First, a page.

A ‘Happy Halloween’ Homily:
A Spooky-Scary, Empire-Critical Reading of the Parable of the Wedding Feast
The Parable of the Wedding Feast from Matthew’s Jesus is an appropriate story for the eve of Halloween:
Once more Jesus spoke to them in parables, saying: ‘The kingdom of heaven may be compared to a king who gave a wedding banquet for his son. He sent his slaves to call those who had been invited to the wedding banquet, but they would not come. Again he sent other slaves, saying, “Tell those who have been invited: Look, I have prepared my dinner, my oxen and my fat calves have been slaughtered, and everything is ready; come to the wedding banquet.” But they made light of it and went away, one to his farm, another to his business, while the rest seized his slaves, maltreated them, and killed them. The king was enraged. He sent his troops, destroyed those murderers, and burned their city. Then he said to his slaves, “The wedding is ready, but those invited were not worthy. Go therefore into the main streets, and invite everyone you find to the wedding banquet.” Those slaves went out into the streets and gathered all whom they found, both good and bad; so the wedding hall was filled with guests.‘But when the king came in to see the guests, he noticed a man there who was not wearing a wedding robe, and he said to him, “Friend, how did you get in here without a wedding robe?” And he was speechless. Then the king said to the attendants, “Bind him hand and foot, and throw him into the outer darkness, where there will be weeping and gnashing of teeth” (Matthew 22:1-13)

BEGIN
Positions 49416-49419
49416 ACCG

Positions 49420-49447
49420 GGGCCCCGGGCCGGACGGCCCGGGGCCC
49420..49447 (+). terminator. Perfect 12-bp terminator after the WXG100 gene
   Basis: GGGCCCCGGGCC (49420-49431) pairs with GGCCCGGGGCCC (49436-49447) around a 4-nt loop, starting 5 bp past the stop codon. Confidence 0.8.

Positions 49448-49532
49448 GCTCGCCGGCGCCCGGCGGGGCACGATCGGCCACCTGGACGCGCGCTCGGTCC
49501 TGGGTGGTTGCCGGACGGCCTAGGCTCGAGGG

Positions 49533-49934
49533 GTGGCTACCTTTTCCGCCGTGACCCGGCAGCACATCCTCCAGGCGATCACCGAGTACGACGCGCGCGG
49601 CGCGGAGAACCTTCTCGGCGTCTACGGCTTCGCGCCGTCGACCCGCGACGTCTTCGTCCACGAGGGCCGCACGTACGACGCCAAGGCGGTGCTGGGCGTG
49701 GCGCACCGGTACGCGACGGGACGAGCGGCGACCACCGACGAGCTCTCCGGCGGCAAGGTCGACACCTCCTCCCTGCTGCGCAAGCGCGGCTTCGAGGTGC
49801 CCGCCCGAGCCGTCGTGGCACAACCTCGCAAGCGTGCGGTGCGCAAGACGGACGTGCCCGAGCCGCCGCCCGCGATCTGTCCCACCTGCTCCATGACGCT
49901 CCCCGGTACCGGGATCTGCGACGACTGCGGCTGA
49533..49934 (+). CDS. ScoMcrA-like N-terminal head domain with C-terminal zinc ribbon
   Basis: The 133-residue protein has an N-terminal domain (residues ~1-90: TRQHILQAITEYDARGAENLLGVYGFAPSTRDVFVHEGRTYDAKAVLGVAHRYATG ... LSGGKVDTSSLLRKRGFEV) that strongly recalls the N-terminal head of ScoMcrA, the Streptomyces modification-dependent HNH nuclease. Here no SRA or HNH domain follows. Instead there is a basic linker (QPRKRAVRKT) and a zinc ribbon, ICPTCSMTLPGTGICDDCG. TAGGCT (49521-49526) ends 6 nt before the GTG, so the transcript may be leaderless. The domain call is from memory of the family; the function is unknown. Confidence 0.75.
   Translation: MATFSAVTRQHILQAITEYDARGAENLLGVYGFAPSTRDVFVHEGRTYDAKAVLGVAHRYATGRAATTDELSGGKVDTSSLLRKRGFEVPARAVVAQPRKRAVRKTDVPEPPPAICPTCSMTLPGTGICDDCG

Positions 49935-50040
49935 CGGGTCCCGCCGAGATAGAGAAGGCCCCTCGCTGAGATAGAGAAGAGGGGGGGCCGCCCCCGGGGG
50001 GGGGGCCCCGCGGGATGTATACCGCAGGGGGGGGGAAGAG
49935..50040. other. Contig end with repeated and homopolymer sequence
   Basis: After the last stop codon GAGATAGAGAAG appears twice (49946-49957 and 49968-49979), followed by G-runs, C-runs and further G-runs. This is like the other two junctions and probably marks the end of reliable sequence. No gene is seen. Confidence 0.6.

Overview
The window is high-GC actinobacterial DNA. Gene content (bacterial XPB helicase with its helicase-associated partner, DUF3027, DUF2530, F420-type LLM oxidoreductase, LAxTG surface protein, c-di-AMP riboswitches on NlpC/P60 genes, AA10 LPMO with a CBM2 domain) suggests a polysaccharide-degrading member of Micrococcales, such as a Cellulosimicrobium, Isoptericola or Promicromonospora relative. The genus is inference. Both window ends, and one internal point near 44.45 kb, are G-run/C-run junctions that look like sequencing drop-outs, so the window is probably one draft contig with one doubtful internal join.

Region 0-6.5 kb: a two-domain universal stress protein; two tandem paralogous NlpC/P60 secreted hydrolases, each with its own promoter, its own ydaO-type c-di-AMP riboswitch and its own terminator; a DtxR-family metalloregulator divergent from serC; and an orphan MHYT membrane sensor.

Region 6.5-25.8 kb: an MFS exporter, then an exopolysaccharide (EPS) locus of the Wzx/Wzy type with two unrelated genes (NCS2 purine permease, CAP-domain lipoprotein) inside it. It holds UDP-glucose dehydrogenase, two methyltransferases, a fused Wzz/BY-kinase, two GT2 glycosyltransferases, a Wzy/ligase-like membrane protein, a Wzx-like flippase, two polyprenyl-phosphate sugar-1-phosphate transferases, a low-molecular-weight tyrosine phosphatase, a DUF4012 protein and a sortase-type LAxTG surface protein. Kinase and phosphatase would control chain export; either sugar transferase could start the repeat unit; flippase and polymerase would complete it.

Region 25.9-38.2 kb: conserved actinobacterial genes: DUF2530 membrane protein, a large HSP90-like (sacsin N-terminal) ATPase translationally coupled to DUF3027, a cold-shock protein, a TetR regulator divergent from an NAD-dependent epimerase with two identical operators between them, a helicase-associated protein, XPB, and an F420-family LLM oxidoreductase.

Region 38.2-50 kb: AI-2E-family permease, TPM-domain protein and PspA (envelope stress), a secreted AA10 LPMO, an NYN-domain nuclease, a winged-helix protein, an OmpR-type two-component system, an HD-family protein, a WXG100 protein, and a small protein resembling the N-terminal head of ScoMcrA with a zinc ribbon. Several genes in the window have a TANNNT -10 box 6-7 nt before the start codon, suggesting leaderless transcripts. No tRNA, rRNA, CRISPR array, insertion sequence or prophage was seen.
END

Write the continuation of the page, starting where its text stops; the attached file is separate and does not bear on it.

It’s ‘spooky-scary.’ We hear a troubling tale in this Gospel lesson that we would expect more from a master of a macabre such as Stephen King than from the Jesus. Where is the compassion? Where is the mercy? Where is the grace?
To enter into the details, I invite you imagine this parable in your mind as a three-act film. There are experimental, nonlinear methods of storytelling, but many popular stories fall into a variation on the ‘Three Act Play’ structure of “Set-up,” “Confrontation,” and “Resolution.” And I invite you to imagine this parable as just such a three act play.
Act I is the “Set-up” in which we meet the main characters and learn about the basic situation at hand. So in Act 1, Scene 1, imagine “a king who gave a wedding banquet for his son.” The stage is set. The castle’s banqueting tables are resplendent with the best silver, the finest china, and goblets of the best wine:
Brightly lit candelabras and torches cast a warm glow, and a blazing fire in the hearth further sets the mood. Festive streamers hang above. Family members are wearing their best robes, and the servants all stand at attention. The scent of oxen and fatted calves roasting over spit wafts into the room. Everything is ready.
But shockingly no one who was invited to the scion’s wedding has responded to the king’s invitation. For fans of Harry Potter, imagine the Great Hall at Hogwarts set up for the inaugural banquet, but none of the students, who have been honored with coveted invitations, show up:
And without the invited guests, the planned festivities seem hallow. All those preparations and expenses could be for naught.